Through 21st-century legislation and activism, the revitalization of the Lakota language is now in full swing. Emerging from the destructive legacy of the boarding school era and policies aimed at assimilation, efforts to revive Lakotiyapi have not only halted the language’s decline but have initiated its growth. Thanks to the ingenuity of dedicated Lakota educators and activists, a variety of innovative methods have been developed to teach and promote understanding of Lakotiyapi


Albert White Hat Sr. (1938 – 2013) created the first orthography by a native Lakota speaker.  He wrote a book Reading and Writing the Lakota Language that ties together Lakota culture, religion, and Language.  He used the book in his courses at Sinte Gleska University on the Rosebud Indian Reservation where he was the head of the Lakota Studies Department. Vine Deloria Jr. wrote in the foreword of White Hat’s book: “Albert White Hat reverses the traditional method of explaining language by showing through examples, anecdotes and lessons the world view and values of the Brule Lakota, how people speak and think,” 1

In showing how the language is connected to culture and cognition, White Hat demonstrated the importance and power of learning the language.  His orthography serves as a powerful tool in Lakotiyapi revitalization as it made it easy for schools to teach the language with a strong and consistent orthography. Today, it is the official orthography of the Rosebud Reservation.2

There are, however, other orthographies such as Karen White Butterflies “Lakota sounds” and the Lakota Language Consortium’s (LLC) orthography.3 The latter, is very accessible and provides a free dictionary app for apple and android platforms.  The dictionary recognizes English and any orthography and provides a definition and a male and female voice audio.4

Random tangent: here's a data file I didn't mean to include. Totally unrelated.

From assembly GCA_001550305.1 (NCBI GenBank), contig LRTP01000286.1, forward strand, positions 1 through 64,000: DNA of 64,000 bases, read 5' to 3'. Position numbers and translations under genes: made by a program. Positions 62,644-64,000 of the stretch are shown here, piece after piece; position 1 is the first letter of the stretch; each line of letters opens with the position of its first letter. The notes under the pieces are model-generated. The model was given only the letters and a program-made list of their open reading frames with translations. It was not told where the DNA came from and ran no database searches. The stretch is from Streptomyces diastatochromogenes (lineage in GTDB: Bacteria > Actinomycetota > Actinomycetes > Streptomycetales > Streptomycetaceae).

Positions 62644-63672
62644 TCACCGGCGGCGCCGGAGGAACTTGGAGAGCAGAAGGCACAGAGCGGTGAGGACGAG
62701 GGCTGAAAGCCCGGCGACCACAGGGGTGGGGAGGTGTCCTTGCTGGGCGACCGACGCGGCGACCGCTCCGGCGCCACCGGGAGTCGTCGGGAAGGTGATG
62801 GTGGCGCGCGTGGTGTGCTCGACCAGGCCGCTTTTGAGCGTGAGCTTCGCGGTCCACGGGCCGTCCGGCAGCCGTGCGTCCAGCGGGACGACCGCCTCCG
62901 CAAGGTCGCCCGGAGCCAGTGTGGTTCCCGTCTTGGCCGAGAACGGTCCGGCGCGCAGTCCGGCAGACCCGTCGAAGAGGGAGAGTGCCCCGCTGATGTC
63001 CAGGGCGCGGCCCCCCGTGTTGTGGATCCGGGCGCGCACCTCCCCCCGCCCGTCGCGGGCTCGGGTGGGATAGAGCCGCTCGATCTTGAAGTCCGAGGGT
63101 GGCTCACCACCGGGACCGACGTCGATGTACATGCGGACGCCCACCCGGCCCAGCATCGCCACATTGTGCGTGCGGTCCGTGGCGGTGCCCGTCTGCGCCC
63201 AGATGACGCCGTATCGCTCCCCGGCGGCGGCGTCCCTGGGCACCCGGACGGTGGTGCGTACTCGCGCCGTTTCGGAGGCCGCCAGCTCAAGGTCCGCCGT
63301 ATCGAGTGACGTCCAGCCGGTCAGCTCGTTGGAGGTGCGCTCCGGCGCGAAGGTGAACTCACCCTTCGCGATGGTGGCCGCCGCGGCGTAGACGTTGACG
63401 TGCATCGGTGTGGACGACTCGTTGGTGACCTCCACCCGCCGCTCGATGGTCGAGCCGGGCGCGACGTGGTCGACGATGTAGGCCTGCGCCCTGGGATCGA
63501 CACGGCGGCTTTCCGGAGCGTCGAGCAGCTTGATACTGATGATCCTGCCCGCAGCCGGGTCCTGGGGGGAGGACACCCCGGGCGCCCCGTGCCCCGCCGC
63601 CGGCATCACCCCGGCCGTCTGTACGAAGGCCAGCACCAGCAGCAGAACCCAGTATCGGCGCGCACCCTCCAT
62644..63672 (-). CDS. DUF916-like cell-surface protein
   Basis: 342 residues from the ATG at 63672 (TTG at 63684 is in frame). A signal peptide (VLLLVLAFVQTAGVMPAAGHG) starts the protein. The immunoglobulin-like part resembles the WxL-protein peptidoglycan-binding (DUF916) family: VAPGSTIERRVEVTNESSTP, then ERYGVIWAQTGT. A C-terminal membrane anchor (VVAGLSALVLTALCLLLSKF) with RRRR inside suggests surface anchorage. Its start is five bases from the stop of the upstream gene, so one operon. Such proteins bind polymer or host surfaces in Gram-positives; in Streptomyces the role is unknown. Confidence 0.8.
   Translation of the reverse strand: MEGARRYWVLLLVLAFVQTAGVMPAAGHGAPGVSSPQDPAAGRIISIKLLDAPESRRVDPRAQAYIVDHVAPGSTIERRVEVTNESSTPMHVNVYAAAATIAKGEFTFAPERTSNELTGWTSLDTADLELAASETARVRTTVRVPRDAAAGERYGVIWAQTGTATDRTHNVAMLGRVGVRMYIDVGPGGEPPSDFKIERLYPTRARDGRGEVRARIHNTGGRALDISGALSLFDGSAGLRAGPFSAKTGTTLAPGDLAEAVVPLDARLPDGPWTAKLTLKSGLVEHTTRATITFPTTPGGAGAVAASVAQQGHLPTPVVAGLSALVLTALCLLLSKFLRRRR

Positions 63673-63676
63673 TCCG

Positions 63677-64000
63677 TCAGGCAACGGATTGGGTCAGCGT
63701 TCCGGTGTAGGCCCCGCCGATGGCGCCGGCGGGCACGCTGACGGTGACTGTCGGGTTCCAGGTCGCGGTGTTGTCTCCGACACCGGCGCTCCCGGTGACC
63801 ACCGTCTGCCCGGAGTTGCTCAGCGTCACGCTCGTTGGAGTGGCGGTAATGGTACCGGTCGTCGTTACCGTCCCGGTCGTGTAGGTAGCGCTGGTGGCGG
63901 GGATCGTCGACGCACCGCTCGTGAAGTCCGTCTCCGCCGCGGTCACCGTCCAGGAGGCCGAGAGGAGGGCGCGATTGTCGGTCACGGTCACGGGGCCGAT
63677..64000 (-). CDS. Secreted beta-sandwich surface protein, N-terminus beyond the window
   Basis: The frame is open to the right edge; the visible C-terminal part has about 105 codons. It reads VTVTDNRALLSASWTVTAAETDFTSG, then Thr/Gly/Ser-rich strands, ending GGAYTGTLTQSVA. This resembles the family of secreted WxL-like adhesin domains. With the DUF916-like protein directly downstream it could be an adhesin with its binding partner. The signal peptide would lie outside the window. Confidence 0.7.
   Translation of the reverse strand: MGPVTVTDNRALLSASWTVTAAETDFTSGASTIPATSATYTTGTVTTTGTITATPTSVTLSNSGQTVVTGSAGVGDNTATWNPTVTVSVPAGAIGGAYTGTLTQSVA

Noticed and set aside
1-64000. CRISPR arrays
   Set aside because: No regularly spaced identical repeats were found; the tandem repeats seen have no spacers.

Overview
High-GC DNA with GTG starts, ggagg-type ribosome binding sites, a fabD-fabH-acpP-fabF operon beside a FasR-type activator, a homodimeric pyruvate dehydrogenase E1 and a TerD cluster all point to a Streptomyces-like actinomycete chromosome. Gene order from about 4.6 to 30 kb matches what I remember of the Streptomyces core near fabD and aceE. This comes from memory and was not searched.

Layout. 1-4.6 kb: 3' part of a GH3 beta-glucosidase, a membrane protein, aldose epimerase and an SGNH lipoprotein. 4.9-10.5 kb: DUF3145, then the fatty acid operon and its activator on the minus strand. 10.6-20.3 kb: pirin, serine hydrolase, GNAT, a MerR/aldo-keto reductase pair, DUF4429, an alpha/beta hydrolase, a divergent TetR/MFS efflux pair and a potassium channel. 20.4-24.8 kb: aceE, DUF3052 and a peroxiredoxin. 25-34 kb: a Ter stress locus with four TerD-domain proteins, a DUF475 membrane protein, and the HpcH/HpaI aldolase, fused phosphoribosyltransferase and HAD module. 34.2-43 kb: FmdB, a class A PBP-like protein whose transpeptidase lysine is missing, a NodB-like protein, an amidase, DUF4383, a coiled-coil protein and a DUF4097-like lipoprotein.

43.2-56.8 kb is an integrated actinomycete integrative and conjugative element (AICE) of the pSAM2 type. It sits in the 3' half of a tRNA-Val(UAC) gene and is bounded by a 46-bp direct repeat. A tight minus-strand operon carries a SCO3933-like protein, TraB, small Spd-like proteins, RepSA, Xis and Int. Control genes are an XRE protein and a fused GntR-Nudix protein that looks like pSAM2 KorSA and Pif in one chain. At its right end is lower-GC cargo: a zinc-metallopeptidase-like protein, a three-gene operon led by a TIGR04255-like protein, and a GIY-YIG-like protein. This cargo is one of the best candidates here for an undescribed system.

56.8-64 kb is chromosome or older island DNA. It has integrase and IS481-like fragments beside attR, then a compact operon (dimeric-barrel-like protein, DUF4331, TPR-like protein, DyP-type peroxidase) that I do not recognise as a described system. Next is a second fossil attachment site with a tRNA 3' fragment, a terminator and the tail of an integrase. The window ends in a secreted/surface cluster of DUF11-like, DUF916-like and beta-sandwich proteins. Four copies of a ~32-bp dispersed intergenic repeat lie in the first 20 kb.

Immersion Schools

Language immersion schools are the best way to very quickly learn.  A post from October 2023 from Native News Online covers the Wakanyeja Tokeyahci Wounspe Ti (Children First Learning Center) which is the Lakota language immersion school on the Rosebud Reservation.  Through this school, new teachers and Lakota speakers gain confidence using their language while teaching a new generation the Lakota language and simultaneously immersing them in culture and traditions. (Berg, Kaili. 5


With the rising popularity of immersion schools, many Native American languages now have their own dedicated institutions. These schools play a crucial role in undoing the damage inflicted by boarding schools, replacing English-centric education with Lakota language instruction and cultural immersion. Students receive Lakota names and engage with Lakota culture, laying the foundation for a future generation of Lakotiyapi speakers.

As language diminishes, so does the understanding of culture, religion, and everyday way of living, but the opposite is also true.  A more profound understanding of the religious practices is gained when the language is deeply known.  Even though many ceremonies are done today in English, in order for the culture, religion, and traditions to thrive, it is vital for Lakotiyapi to become widely spoken amongst Lakota people.